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Carly Simon, who is a long time resident of Martha’s Vineyard was in NYC to perform at Joe’s Pub on April 29th, the day her new CD “This Kind of Love” came out. I was lucky enough to be there and share in the excitement of the show.
Joe’s Pub is very small and intimate, it’s dark and cozy but not exactly photo friendly… I did my best.
Accompanying Carly were her son Ben Taylor, Jimmy Webb, Peter Calo, Jimmy Parr, Ben Saw and a beautiful young woman whose name I’m sorry to say I forget (I think she’s Carly’s manager) and if I forgot anyone I’m truly sorry. The almost two hour show consisted of a blend of new songs and old familiar ones. The title song from “This Kind of Love” is very lush and I love the Brazilian beat. They brought down the house though with a new arrangement of “You’re So Vain” which in the opinion of everyone there, should be recorded.
As is usually the case when you’re having a really good time, it eventually comes to an end. I’m glad I was there, congrats to Carly on a wonderful new CD and here’s to friends she helped bring together.
The Agricultural Society was begun in 1858. The Agricultural Hall, or Ag Hall as it’s commonly known, is located in W Tisbury. This building is a 100 year old post and beam barn that was transplanted from New Hampshire in 1997 piece by piece.
This picture which hangs in the entry foyer of the Ag Hall depicts a barn raising scene.
Posts and beams.
The inside of the building is huge. This is where the annual MV Agricultural Fair is held every August. Weddings, artisan shows, pot luck suppers, and meetings are just a few of the things the hall is used for.
On Sunday, the day after the festival we were invited by Susan and Patrick to visit the farm and see the babies who were too young to be at the festival. Oooooooooohhhhhhh, just look at these sweet baby faces.
The moms kept an eye on us, especially on Chappy, but let the kids come and sniff at us and let us pet and snuzzle them.
Oregano is Logan’s favorite and it looks like the feeling is mutual.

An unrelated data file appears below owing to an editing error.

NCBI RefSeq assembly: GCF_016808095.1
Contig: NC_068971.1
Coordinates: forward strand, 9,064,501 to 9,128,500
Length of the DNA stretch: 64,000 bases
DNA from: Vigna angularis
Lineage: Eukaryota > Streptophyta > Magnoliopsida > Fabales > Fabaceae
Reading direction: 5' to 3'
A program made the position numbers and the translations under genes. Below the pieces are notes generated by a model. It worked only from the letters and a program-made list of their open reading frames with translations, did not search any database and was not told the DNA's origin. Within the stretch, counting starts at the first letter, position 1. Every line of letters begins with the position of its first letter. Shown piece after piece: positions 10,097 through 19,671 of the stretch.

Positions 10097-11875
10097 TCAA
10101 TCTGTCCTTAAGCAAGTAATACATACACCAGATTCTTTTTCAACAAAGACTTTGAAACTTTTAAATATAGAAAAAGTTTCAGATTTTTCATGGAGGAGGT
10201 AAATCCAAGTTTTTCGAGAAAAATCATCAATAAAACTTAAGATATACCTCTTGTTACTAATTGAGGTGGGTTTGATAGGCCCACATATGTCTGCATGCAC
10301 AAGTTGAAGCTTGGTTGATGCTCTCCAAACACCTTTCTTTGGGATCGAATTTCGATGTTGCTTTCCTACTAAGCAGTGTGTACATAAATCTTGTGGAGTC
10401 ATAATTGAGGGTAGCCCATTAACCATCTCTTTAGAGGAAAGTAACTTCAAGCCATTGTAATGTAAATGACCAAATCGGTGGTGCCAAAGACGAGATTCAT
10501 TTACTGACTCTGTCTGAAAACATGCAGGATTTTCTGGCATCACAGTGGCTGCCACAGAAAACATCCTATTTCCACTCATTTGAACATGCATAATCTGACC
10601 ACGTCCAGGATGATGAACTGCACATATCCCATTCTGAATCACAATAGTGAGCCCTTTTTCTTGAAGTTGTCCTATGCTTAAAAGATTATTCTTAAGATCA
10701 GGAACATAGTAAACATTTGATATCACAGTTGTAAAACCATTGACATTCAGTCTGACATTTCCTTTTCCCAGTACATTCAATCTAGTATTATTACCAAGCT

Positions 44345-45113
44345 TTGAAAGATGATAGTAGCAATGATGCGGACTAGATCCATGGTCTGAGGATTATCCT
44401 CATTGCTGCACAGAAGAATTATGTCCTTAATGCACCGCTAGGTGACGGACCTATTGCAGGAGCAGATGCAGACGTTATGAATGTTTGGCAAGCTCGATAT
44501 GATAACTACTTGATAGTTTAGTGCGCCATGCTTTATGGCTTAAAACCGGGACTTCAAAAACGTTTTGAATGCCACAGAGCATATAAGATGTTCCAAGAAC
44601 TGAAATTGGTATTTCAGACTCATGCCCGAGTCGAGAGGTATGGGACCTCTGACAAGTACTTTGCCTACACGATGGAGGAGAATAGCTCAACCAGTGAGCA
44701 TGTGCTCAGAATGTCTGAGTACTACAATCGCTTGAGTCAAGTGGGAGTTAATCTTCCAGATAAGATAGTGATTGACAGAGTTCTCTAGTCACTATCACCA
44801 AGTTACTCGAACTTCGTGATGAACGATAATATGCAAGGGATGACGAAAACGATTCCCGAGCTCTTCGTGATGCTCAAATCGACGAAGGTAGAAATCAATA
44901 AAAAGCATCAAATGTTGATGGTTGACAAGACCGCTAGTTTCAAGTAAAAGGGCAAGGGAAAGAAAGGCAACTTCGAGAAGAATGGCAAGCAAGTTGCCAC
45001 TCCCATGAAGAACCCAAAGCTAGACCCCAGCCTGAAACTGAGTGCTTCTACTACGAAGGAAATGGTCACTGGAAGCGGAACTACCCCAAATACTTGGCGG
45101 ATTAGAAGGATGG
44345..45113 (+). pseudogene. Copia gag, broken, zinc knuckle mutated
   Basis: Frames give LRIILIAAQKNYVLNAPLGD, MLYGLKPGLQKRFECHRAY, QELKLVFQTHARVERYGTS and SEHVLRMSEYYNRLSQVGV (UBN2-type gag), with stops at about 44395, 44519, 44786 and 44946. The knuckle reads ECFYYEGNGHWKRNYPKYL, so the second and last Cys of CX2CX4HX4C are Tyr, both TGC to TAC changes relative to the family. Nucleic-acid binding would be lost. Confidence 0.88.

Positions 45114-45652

Susan and the kids.
And so there you have it, just a few of the babies born so far this year. All the names for these cuties were herbs and spices. Among them, Basil, Chive, Sage, twin girls named Saffron & Sassafras, Cilantro, Tarragon, boy and girl twins named Rosemary & Oregano, Juniper, and dear sweet sprig of Parsley who we miss. (If I forgot anyone I’m really, really sorry).
The Martha’s Vineyard Fiber Farm held its first fiber festival this past Saturday, April 19, 2008. It was a smashing success in my opinion and of everyone I talked with.
The people behind the success of the farm and the festival are Susan Gibbs and Patrick Manning pictured here with Patrick’s younger son Logan (older son Harry isn’t pictured). Susan and Patrick and many others worked tirelessly to put together a terrific event, there wasn’t anything they could have done differently… including the stunningly beautiful day they ordered. A 70 degree, bright sunny day with a gentle breeze in the middle of April on Martha’s Vineyard… the weather gods were kind indeed.
The sheep and goats and the older kids (goat, not human) were already out and about when we got there a little before 10 am. In the picture to the right you’ll notice they’ve closed ranks around one of the young kids and are all focusing their attention in one direction.
They are staring at Chappy, our Boykin Spaniel who to them is a predator. Chappy on the other hand is looking at them increduously and wondering, what the heck are these animals?
Whenever Deb and Chappy moved to another spot the sheep would move and face them… it was really interesting.
I’d never seen sheep sheared before and it’s very interesting. The sheep look almost in a Zen state while they’re being sheared and having their hooves clipped. The wool is mostly in one piece when the shearing is finished, it’s amazing. The wool is so soft you can hardly feel it and it’s still a little warm to the touch.
This is Patrick holding Basil, kid number 4 born in February (if I’m wrong about this Susan I’m really, really sorry). Basil is the softest creature I’ve ever touched, next to Chappy of course. He quickly charmed all the shareholders and everyone wanted to hold him a get a little kid kiss from him.
A before and after picture… unshorn to the right, naked to the left. They really seemed happy to get their coats off.
Chappy not only met sheep and goats but an Island dog named Fritz. Each time they saw each other their tails would wag and they’d do a little bit of playing.
Among some of the festival goers were Sally Taylor, her husband Dean Bragonier and their son Bodhi.
One of the many nice touches that Susan and Patrick thought of was having the shearing stop for lunch. It gave everyone a chance to meet up with one another and socialize a bit. They set up long tables in the entry of the Ag Hall. We wound up eating with Susan and this delightful group of shareholders, who all pulled out their knitting after we ate. We met so many nice people and it was hard to remember everyone’s names except for 11 month old Nora and her mom Kate. The incredibly delicious food was provided by the Scottish Bakehouse… I had one of the best turkey/Swiss wraps ever.